The only real downside to this newfound sluggeriness was a significant uptick in his strikeout rate. That sub-20% K rate I mentioned earlier as being pretty outstanding for a player who worked so many deep counts? Well, forget that bit, as Carpenter's strikeout rate ballooned to 22.7%. Not terrible, obviously, but unusual for him, certainly, and a point against his new approach. Sure, the power was great and all, but that sudden seven percentage point jump in strikeout rate hurt his batting average, and thus his overall on-base skills. It was a fine tradeoff for the extra power, but it was a tradeoff all the same.
And now, finally, we come to 2016 Matt Carpenter. We all wondered, I think, what sort of Carpenter we would see this season. After all, it's been a different version every year, even if the versions have all been quite productive. So what version did we get?
Well, to put it bluntly: we got the best version. Period.
What Matt Carpenter has done this year is nothing short of amazing. He's actually pulling the ball even more this year, all the way up to 46.1% of the time, and has gained those extra pulled shots at the expense of going to the opposite field. His ISO is the highest of his career, at .263. His soft contact percentage is the lowest of his career, at 6.8%. His medium% is 49.2%, slightly lower than last year. The number that really matters is this one: 44%. That's the percent of contact Marp is making this year that falls into the 'hard' category. That's incredible.
Even more incredible, though, are the changes in Carpenter's walk and strikeout rates this year. He raised his walk rate from 12.2% last year to a slightly absurd 16.2% so far in 2016. And that strikeout rate that provided basically the only real negative data point from the Slugger Experiment of 2015?
He's dropped it five and a half percentage points, from 22.7% to 17.2%.
So what we have here, ladies and gentlemen, is what appears to be the absolute best version of Matt Carpenter. Or at least the very best version we've yet seen, and a version it's very difficult to imagine him bettering in the future. His BB:K ratio is actually closer to 1 this year than it was in 2014, when he went passive in order to try and get those numbers as close together as he could. His isolated slugging percentage is easily the best of his career, and roughly in line with Albert Pujols's career ISO mark. (Admittedly, that includes some weak Anaheim years, but still.) His BABIP is high, but not to the point one would think he's due to regress and fall off. He's pulling the ball more, sure, which could make him more shiftable, but he's also hitting over 90% of his balls in play at least hard enough to be in the 'medium' contact category, and nearly half of those are in the 'hard' classification.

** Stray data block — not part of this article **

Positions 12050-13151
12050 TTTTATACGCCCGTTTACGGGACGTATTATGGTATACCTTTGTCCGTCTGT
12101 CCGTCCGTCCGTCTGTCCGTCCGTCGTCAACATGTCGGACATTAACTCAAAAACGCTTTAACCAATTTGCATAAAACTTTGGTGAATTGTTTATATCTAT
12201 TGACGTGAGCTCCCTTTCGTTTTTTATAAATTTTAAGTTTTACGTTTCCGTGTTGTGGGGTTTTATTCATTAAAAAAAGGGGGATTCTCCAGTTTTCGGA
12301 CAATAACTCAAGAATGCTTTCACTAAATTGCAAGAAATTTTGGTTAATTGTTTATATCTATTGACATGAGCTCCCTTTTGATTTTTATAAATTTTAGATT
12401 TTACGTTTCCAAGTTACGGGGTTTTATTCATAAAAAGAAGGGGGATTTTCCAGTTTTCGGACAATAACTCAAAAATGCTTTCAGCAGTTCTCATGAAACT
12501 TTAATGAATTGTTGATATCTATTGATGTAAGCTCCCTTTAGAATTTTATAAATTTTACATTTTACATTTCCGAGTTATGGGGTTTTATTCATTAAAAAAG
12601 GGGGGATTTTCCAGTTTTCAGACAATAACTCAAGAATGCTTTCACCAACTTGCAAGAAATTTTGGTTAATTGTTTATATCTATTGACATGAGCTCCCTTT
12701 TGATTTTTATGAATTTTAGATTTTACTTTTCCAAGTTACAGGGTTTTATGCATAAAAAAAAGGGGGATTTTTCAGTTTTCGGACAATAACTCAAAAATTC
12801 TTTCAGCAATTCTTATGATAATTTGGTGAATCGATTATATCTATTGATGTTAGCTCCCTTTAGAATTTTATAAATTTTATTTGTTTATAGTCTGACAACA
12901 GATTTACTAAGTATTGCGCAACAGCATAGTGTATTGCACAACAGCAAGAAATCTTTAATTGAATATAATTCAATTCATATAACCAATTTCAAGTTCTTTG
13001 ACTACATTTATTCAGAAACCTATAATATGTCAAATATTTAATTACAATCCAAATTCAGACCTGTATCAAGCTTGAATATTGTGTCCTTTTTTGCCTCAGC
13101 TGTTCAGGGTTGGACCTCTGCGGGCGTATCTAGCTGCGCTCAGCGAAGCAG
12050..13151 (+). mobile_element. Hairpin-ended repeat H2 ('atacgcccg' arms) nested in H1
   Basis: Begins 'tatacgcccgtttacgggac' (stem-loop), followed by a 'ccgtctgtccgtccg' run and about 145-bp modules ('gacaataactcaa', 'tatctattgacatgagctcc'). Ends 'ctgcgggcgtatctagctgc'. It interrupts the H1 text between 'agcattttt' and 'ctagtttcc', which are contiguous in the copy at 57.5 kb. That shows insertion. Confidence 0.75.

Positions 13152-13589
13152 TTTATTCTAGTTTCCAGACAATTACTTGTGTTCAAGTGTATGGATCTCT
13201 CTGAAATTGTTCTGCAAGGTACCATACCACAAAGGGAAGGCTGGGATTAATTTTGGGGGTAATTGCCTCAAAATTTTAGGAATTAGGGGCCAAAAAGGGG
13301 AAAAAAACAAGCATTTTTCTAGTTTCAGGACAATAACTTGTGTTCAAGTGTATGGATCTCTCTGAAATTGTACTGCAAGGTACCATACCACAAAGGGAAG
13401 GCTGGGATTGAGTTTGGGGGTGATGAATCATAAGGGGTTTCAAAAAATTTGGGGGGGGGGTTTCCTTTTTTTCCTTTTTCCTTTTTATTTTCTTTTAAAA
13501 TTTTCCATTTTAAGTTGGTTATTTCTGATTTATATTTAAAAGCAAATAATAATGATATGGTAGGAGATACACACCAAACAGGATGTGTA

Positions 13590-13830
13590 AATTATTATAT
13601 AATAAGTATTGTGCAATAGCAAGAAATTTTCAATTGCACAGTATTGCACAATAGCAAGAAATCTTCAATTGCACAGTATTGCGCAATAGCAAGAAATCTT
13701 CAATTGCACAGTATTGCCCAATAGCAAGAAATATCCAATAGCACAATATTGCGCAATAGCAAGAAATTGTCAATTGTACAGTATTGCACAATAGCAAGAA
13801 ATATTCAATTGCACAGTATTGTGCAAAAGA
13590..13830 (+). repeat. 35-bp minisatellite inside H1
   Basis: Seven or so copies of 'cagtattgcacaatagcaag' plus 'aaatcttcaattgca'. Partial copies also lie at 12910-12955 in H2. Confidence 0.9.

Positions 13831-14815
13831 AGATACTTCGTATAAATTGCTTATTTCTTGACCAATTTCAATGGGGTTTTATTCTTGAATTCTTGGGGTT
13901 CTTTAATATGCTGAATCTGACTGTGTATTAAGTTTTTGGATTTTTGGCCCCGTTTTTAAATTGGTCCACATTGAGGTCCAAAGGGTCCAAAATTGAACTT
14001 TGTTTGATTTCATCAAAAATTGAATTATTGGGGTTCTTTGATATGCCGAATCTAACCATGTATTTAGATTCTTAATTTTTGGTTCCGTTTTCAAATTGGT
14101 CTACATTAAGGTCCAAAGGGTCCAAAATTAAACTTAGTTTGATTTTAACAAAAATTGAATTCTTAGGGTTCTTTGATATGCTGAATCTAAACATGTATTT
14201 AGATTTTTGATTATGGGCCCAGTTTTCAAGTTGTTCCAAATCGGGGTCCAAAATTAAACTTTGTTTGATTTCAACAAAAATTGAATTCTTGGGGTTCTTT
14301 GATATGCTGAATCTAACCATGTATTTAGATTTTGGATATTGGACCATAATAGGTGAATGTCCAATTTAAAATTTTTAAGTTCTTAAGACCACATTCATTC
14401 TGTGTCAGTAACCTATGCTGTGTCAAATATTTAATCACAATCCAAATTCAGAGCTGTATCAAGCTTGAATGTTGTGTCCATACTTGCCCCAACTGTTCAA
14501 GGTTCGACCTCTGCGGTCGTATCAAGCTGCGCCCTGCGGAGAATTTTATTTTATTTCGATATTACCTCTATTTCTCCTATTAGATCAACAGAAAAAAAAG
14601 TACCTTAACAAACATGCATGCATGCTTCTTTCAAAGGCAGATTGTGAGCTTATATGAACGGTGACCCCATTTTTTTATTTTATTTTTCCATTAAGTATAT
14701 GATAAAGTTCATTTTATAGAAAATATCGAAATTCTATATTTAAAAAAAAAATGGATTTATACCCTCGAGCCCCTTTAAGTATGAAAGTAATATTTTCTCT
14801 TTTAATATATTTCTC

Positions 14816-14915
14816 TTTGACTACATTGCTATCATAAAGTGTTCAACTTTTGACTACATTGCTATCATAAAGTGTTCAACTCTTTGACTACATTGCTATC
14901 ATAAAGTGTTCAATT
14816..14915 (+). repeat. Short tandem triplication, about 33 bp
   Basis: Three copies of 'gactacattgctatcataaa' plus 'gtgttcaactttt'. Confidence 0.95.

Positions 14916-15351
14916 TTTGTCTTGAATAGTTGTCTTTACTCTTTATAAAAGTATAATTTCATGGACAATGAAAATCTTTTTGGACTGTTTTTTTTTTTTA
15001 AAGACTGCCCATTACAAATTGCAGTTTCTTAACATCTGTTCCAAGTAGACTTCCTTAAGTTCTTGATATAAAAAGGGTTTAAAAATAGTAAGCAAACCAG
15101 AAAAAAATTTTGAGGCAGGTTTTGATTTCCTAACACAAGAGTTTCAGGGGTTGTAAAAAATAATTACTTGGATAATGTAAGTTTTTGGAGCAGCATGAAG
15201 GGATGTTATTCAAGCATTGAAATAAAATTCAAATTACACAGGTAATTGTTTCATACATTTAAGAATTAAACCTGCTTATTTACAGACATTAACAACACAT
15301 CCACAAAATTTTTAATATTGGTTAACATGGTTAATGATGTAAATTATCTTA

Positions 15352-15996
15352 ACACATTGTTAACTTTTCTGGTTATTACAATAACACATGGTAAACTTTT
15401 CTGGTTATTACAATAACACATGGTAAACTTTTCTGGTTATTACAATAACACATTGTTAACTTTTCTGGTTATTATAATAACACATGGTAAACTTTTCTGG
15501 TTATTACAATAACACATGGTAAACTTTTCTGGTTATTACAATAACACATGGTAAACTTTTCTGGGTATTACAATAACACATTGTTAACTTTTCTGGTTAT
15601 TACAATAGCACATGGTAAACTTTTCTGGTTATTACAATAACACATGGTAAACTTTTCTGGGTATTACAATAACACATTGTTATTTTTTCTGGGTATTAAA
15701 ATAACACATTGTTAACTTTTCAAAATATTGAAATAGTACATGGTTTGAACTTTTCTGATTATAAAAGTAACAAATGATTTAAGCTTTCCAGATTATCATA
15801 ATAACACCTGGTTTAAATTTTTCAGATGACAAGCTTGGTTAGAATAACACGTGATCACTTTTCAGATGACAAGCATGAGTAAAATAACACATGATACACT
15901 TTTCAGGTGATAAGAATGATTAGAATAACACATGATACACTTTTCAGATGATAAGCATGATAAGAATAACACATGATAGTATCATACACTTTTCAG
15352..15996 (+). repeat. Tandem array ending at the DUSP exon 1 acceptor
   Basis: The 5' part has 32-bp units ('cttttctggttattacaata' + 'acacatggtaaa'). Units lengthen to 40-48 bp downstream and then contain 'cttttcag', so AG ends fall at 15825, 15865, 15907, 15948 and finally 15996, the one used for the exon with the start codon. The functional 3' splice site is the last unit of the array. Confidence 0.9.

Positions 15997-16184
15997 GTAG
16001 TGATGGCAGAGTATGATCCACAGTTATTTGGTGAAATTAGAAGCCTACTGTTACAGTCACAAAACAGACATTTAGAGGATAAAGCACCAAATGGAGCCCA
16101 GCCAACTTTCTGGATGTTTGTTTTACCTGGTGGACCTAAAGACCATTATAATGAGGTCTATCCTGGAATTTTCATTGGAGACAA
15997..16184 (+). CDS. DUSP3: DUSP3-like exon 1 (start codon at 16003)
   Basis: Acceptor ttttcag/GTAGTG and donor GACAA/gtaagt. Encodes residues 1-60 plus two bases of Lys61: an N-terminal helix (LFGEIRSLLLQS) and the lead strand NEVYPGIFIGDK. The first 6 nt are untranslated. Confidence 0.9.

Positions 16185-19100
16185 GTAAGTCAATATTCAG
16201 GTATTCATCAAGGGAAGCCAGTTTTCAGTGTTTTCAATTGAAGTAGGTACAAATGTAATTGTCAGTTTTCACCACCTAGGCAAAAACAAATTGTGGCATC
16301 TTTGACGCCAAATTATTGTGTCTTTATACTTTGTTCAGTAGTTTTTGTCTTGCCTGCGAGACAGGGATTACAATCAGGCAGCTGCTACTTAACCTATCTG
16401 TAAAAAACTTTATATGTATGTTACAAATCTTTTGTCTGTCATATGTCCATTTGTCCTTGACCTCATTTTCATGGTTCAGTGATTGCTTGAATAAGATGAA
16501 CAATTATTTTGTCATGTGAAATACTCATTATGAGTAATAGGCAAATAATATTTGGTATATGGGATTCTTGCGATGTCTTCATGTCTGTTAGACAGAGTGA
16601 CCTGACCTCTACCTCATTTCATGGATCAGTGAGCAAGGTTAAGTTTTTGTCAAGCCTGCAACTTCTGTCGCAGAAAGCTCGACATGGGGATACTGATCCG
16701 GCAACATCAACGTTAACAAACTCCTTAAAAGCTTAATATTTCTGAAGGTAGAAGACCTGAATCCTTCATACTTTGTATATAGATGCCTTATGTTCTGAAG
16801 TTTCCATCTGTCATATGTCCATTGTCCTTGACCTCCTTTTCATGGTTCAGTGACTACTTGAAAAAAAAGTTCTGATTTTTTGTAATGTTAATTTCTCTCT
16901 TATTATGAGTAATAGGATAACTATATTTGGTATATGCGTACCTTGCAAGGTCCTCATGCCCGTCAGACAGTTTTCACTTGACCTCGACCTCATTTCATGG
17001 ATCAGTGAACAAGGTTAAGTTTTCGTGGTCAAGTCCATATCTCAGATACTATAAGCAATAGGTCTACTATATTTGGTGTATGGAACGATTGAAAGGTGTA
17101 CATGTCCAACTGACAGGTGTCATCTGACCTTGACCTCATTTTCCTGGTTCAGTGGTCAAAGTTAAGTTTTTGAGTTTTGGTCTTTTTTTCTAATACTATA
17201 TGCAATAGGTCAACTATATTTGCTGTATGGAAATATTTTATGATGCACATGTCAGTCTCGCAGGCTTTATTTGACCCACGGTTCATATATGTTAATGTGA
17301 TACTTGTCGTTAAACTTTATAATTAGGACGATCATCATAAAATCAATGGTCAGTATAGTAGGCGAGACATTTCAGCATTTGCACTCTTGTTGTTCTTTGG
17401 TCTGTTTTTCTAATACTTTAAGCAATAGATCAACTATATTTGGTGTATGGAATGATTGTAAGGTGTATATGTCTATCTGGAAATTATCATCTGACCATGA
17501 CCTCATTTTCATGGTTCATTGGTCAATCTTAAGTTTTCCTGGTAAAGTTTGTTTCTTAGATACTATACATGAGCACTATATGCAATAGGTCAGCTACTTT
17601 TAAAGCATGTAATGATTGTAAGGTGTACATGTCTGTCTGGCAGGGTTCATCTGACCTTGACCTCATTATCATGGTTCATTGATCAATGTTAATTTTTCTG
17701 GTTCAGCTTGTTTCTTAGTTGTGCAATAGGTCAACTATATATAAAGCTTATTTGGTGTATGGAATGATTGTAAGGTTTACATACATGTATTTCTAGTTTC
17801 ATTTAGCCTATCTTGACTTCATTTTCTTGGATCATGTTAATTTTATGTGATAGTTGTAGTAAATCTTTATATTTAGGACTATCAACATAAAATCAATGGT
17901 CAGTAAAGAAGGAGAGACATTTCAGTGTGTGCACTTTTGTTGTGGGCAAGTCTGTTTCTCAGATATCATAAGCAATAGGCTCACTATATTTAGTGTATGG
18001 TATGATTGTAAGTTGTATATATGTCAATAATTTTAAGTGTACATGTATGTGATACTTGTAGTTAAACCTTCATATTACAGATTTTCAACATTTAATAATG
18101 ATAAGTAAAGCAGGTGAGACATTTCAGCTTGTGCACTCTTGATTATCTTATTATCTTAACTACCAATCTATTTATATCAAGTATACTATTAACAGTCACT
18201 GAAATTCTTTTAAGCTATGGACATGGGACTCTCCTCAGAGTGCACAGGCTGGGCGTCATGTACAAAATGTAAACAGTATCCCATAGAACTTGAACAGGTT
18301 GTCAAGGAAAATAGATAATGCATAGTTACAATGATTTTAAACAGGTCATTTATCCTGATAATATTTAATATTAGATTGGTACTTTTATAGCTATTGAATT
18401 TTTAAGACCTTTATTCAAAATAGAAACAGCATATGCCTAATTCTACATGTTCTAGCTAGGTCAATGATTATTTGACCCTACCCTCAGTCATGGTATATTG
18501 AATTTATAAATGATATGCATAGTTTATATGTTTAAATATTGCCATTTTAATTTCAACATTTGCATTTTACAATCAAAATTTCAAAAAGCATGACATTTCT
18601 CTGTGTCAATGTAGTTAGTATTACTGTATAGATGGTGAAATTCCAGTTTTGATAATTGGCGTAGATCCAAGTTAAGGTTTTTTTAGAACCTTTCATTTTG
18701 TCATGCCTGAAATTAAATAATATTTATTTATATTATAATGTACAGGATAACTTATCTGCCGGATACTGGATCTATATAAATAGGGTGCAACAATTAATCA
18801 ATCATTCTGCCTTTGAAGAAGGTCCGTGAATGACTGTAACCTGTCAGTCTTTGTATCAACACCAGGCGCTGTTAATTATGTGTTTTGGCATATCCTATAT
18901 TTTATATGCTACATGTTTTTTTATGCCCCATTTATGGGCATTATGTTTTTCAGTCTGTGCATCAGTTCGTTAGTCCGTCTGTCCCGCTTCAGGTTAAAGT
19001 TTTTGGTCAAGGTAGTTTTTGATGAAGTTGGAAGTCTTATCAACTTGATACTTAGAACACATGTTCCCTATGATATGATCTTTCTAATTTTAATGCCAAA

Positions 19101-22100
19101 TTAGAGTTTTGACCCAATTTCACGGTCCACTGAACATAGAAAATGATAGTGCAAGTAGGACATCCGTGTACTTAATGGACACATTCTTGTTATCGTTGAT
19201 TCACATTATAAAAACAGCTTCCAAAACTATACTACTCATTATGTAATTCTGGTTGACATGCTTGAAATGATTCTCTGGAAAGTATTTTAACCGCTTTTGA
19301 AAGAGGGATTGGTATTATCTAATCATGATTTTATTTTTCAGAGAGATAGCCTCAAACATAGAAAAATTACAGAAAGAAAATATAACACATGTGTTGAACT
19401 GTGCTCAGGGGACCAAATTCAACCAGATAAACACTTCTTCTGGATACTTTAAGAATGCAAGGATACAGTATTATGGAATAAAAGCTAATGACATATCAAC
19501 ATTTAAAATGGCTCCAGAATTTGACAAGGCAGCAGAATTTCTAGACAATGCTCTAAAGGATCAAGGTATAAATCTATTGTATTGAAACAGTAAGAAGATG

There's also this interesting tidbit about that ISO: it would be the second-highest isolated slugging percentage of Joey Votto's career. And why am I mentioning Joey Votto, you might wonder? Because the Matt Carpenter we're seeing this year looks remarkably like what we've seen Votto do for most of the past decade, and I find that fascinating. Marp's BB% and K% this season are 16.2 and 17.2%, respectively; Votto's career marks are 15.8% and 19.0%. Carpenter's career soft/med/hard% numbers are 11.2%, 53.7%, and 35.1%, while Votto's are 11.3%, 51.7%, and 37.0%. And, of course, Carpenter is making even more hard contact this year than the rest of his career.
I admit there's probably not a whole lot in the Joey Votto comparison that we should count on necessarily telling us much about the future of Matt Carpenter. But after watching the man they call Marp (still ugh on the nickname), for over four full seasons now in Cardinal red, it seems we're seeing what the best form of Matt Carpenter might be. He walks a huge potion of the time, strikes out barely more often than he walks, hits for elite-level power, and basically refuses to make anything resembling soft contact. The fact the ultimate form of Matt Carpenter (at least, so far), just happens to look surprisingly like Joey Votto is really just a fun little side note that appeals to me because I've enjoyed watching Votto himself play so much these past several years, in spite of the fact he's doing so in the wrong shade of red.
Too long, didn't read: Matt Carpenter is awesome. He's also specifically awesome this year in kind of an awesome way; a way that suggests he has basically taken the best parts of his game from various previous evolutions or iterations and pulled them all together to form what at least appears to be the perfect version of himself.
In other words, Matt Carpenter is having a really good season. But you already knew that, right?